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About LJQCN101

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    3rd Party Developer
  • Birthday 12/13/1992

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  • Flight Simulators
    BMS, DCS

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  1. Hi, yes there's currently too much of nose-down pitching moment on touch-down and landing-roll compared to real life. Working on it.
  2. I haven't been able to reproduce and nothing changed regarding FCS. Are you flying through wake turbulence of other aircraft? (Or if the cockpit is too hot or too cold, the virtual stick would jerk by itself indicating the pilot is uncomfortable.)
  3. Could you upload a short video illustrating the issue, with control indicator (ctrl+enter) turned on? I'd like to know the flight conditions you were in.
  4. The pitch axis is statically unstable in certain AOA regions and subsonic regions. Your stick commands G or load factor in up and away flight, so what you'll see is that the elevator initially deflects to increase load factor. When approaching the commanded load factor, the elevator just returns to neutral to hold the load factor. This behavior is shown in the FBW demonstration video: After landing, the elevators were wobbling around because the AOA and pitch-rate feedback is still active. It wobbles as in real life, but not as crazily as in DCS F-16.
  5. This is pretty normal behavior. The roll axis uses a mixture of CAS and mechanical control. The CAS translates stick input to roll rate command. Roll rate feedback is included to make sure a fixed stick position equals to a certain roll rate. (But it's not perfect since it's just proportional control). This will result in a relatively linear roll rate response as you deflect the stick. There're three stages that the CAS is working to provide such an roll rate response: 1. When you initially deflect the stick, the current roll rate of the aircraft is much low
  6. The engine requires sufficient inlet pressure to be able to reliably ignite afterburner.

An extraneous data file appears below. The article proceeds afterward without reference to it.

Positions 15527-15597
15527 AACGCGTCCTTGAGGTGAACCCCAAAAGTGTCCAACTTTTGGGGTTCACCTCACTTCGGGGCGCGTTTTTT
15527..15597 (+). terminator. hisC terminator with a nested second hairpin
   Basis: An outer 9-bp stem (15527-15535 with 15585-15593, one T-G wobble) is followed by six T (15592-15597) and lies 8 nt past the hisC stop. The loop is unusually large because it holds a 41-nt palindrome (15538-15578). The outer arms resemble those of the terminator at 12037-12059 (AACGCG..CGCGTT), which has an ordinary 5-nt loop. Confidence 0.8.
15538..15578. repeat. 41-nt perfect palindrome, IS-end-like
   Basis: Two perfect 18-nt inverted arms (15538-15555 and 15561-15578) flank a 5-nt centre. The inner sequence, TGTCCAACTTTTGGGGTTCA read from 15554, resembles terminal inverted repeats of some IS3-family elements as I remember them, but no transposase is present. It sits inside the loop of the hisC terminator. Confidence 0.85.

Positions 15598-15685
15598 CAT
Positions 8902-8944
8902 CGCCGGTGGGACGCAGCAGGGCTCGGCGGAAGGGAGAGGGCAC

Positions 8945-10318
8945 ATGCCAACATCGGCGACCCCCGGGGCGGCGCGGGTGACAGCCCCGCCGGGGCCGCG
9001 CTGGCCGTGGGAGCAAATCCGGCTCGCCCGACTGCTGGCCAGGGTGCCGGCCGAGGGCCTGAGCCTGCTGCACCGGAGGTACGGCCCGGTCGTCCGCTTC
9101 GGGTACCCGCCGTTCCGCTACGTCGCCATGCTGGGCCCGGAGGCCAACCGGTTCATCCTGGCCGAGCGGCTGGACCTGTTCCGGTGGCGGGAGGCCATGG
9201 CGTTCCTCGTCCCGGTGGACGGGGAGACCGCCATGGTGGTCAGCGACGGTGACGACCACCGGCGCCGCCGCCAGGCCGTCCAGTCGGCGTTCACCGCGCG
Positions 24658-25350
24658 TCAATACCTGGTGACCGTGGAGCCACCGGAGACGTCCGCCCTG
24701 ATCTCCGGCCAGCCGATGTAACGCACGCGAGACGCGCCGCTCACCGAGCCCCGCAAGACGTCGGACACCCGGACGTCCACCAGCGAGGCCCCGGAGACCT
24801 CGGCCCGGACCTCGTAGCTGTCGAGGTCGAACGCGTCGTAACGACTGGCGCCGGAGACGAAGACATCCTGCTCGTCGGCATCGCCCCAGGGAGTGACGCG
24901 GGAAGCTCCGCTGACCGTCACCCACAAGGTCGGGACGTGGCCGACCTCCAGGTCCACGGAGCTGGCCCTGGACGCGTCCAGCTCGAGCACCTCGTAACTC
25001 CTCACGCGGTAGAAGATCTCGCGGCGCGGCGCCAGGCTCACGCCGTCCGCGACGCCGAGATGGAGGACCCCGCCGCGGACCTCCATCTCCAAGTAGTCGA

7. In OFP Tape M1, having to depress and hold the uncage button is a requirement to help prevent an inadvertent AMRAAM launch. (Same in the HAF CJ manual.) Not sure if later tapes changed such a function, or the USAF one is different. (We're currently modeling M4.2/4.3?)
  8. The red squares indicate your controller positions, and the green ones indicate flight control system outputs. So it shows that you have some right rudder input.
  9. AFAIK DCS do model the DFLCS built-in command gradient, that is 32lbs for pitch and 17.57lbs for roll, including software breakout (deadzone). So it's better to use no curve for FSSB settings. Note that you only need 25lbs to command 9G, while DCS models a full range of 32lbs, which means the g command will saturate at 78.125% simulated stick force range. The F-16 DFLCS command gradients:
  10. The only realistic way of recreating the flight control system is to use the actual control block diagram, otherwise the devs are just 'making up' the control logic hence 'fake' the handling characteristics. No statements being made doesn't mean they didn't do so. I'm familiar with the F-16 DFLCS control logic as well and I can tell DCS F-16CM has handling characteristics matching what is depicted in the corresponding block diagram.
  11. The JF-17 FCS control law is implemented line by line according to real life control block diagram, and there's no dedicated refuelling mode unfortunately (not like F-16 who switches to landing gains for refuelling). But you can place the config switch into AG2 which will reduce g/pitch-rate onset. Increase the tanker speed above or equal to 315 kts also helps since the g-command system doesn't handle so well at lower speeds.
  12. Related reports: https://forums.eagle.ru/topic/253139-reportedinstant-transition-between-cruise-gains-and-take-offamplanding-gains/ https://forums.eagle.ru/topic/214915-maximum-commanded-pitch-rate-in-take-off-amp-landing-gains/
  13. Ah you’re right, the RD-93 engine oil pump is driven by the KCA-54 accessory gearbox. So there should be no PM until engine rotating.
  14. Yes, there's a booster pump located at the bottom of tank 2, which is driven by a DC electric motor, and is used to provide fuel during engine starting and also normal operations.
  15. PM: oil pressure (kgf/cm2) PT: fuel filter differential pressure (kgf/cm2) PT1: afterburner injector fuel pressure (kgf/cm2) VE: engine vibration (mm/s)
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